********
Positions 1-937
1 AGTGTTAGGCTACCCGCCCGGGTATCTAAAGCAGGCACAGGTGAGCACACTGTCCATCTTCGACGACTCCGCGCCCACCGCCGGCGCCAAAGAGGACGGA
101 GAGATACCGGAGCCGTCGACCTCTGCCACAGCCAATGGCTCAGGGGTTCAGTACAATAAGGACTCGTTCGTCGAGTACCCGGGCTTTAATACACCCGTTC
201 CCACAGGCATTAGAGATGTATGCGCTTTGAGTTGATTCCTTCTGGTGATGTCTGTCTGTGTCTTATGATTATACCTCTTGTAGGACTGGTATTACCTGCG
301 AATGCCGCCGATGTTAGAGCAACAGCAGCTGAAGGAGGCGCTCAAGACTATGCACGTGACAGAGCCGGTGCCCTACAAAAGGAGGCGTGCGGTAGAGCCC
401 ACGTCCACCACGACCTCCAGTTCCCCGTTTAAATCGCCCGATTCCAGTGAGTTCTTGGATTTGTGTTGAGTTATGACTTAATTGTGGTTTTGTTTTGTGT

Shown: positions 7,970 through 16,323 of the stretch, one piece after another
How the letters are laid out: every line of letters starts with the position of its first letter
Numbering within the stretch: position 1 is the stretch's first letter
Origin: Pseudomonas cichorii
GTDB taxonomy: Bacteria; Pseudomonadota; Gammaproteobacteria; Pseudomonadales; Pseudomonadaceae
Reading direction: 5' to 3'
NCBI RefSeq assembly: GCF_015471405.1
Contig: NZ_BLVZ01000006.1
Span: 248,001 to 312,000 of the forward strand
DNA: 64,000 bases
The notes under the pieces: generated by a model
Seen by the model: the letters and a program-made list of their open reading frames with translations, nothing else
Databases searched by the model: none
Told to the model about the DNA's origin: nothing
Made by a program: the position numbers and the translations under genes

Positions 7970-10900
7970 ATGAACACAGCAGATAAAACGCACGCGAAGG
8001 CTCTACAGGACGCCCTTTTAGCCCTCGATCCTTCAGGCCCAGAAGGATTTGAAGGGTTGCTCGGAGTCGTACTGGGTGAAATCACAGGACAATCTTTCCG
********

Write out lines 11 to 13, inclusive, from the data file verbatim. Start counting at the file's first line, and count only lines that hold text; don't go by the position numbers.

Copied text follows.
GTDB taxonomy: Bacteria; Pseudomonadota; Gammaproteobacteria; Pseudomonadales; Pseudomonadaceae
Reading direction: 5' to 3'
NCBI RefSeq assembly: GCF_015471405.1